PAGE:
Today’s news: A quarter of all 14 year old girls self-harm. In the media, this is treated as a mental health problem. A young woman is interviewed. She cut herself for five years. There is a conversation about the lack of availability of counselling services at school, which may have helped her process the difficult kind of emotions she felt so alone with. Her mother shares the sense of helplessness she felt, her self- doubt and self-blame, the question she asked herself: “Have I been a bad parent?”. Her mother compares her daughter’s self-harm to an addiction and recognises the parallels to her own dependency problem of the past. Her complaint is that CAMHS did not recognise the addictive nature of her daughter’s problem; she felt left alone with her own problem – the sense of helplessness in response to her daughter’s – and believes there could have been a solution, had they understood it as an addiction, had there been sufficient child mental health resources.

The medicalisation of this young woman’s self-harm is one way of framing the problem, it gives us one kind of story. However, we can add more frames to what the young woman tells us. At the beginning of the interview, she mentions that she was bullied by two other girls. What storyline would have emerged, had the interviewer followed that lead further?

For one, this young woman’s self-harm would not have been individualised, would not have been described only as a problem that exists within her psyche – it would have become a social problem, a problem in interaction. In Non Violent Resistance, we do not see the effects of harmful behaviour as an individual, intra-psychic problem alone; we see this as a matter of interaction, and not just as a matter of interaction that concerns the girls who bully and the girl who is bullied – we see the responsibility of an entire community around this girl, around her mother, and around the girls who have been the culprits of this harmful behaviour.

I would like to pick up some threads from the interview. Both the young woman and her mother communicate a sense of helplessness and a sense of isolation. Let’s see what questions arise, once we see the self-harm as a social issue, not an intra-psychic, medicalised issue alone.

For one, how lively are the discourses in school around bullying? Who carries responsibility for making bullying a topic that is commonly, often spoken about? What sort of conversations at school would help normalise the experience of emotional pain and the emergence of negative self-directed beliefs in the wake of bullying behaviour?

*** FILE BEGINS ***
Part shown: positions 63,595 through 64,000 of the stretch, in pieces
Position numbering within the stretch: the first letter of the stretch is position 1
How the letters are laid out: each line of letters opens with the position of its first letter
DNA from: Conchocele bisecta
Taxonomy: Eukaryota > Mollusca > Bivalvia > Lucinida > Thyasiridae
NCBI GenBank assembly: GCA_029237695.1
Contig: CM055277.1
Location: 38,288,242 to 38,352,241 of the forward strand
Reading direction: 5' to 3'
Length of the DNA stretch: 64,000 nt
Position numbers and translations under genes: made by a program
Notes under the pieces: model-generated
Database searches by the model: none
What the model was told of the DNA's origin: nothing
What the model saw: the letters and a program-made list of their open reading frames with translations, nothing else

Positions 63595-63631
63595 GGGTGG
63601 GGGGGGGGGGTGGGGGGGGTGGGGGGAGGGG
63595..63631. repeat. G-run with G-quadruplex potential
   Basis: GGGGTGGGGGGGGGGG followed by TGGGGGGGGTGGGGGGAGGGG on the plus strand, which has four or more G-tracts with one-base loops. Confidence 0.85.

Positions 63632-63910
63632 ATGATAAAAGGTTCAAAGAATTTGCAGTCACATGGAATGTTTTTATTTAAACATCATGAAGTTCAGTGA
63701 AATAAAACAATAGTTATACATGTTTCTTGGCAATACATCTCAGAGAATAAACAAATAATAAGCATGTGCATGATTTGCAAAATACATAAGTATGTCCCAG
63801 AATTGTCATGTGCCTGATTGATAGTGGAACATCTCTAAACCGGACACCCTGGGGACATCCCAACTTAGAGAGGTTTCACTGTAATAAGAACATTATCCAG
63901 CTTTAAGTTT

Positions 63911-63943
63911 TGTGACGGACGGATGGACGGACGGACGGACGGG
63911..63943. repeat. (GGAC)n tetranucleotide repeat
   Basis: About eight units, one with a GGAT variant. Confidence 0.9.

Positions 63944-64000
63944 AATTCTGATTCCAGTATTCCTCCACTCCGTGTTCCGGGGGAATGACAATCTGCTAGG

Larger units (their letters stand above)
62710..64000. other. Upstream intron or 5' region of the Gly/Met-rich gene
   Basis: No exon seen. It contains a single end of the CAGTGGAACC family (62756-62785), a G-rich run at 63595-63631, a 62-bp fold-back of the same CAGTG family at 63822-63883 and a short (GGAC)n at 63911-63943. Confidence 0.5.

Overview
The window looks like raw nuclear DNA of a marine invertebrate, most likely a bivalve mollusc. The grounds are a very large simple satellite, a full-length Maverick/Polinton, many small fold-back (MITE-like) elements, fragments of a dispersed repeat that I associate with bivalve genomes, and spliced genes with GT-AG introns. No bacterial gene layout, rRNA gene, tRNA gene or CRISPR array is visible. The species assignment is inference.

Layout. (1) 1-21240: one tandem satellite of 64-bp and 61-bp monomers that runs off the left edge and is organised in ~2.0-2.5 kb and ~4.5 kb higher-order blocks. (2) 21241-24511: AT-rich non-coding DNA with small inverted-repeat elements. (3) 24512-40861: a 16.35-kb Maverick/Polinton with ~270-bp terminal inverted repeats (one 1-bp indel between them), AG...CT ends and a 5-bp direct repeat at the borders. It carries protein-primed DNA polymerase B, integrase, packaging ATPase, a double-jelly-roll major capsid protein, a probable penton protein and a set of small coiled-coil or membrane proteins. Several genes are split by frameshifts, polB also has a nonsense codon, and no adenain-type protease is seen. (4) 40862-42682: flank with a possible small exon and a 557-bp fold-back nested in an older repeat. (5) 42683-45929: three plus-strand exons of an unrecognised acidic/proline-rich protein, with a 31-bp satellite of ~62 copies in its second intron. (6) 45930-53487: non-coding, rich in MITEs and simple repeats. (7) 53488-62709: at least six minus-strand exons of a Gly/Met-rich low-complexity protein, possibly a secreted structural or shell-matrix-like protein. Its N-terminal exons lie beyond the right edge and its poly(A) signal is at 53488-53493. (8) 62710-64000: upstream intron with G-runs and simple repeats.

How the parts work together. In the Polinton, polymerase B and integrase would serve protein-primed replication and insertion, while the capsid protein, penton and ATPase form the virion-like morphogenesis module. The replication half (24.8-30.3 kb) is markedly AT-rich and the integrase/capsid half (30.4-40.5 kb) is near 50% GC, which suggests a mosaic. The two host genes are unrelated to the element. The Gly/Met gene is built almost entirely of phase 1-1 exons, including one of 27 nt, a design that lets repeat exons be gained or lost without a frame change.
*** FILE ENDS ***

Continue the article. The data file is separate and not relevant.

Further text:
How would the school advertise a go-to-person, once the child who is being bullied has been thus helped to feel normal? How would this go-to-person not only work with the girl, but also reach out to and include her mother? Would the teachers at the school be able to train prefects to form a protective shield around this girl, accompany her home from school, stay near during break time, look at social media and report any abuse back to teachers and the girl’s mother?

How would the go-to-person and other teachers at the school, the mother and the girl work together and plan reaching out to not only the bullying girls, but also their parents? Would teachers at the school be able and allowed to work with presence and initiate intense, but fair and inclusive conversations with the bullying girls and their parents, or would they be in contravention of the school’s behaviour policy if they did not punish and operate with the threat of exclusion? How would they plan raising their presence with the bullying girls and their parents in such a way, that they do not antagonise them and do not trigger fight responses on the part of the other parents?

Would this practice help the teachers feel less afraid of the bullying girls’ parents’ responses? How would they create conversational space for the other girl’s parents to witness the bullied girl’s suffering with compassion? How would they advise these parents to communicate with their daughters, so they do not escalate and prevent these girls from becoming even more hostile?

Would the teachers use restorative practices to facilitate dialogue between the bullying and the bullied? How would the relationship between mother and daughter change?

Let’s follow this story line back into the field of mental health with some questions about this girl’s emotional wellbeing: Once she has found her voice in the process of an entire community peacefully resisting the bullying, and become a resistor together with her mother and her teachers, how will this affect her emotions? Will she continue to predominantly experience helplessness, or will she feel more personal agency?

Will some determination come into an emotional space in which there was only distress before? To what degree will the focus of her attention redirect itself outward, into the social world, rather than remaining locked on the painful internal process? Will we see such communal resistance as part of the ‘treatment’?

Does it still make sense to speak of ‘treatment’, when we no longer see a -passive- ‘patient’, but instead a girl who becomes a pro-active agent in her own story, a story the authorship of which she herself has assumed?

For the young woman of the interview, all this will come too late. She has found ways of overcoming the self-harm problem, and I am glad for her. I am glad for her mother to not longer have to suffer the agony of a parent’s worry for their child. Could a plot that emerges from answering these questions become the story of another girl in the future?



 Dr Peter Jakob

Dr Peter Jakob

Consultant Clinical Psychologist & Systemic Family Therapist
Director PartnershipProjects



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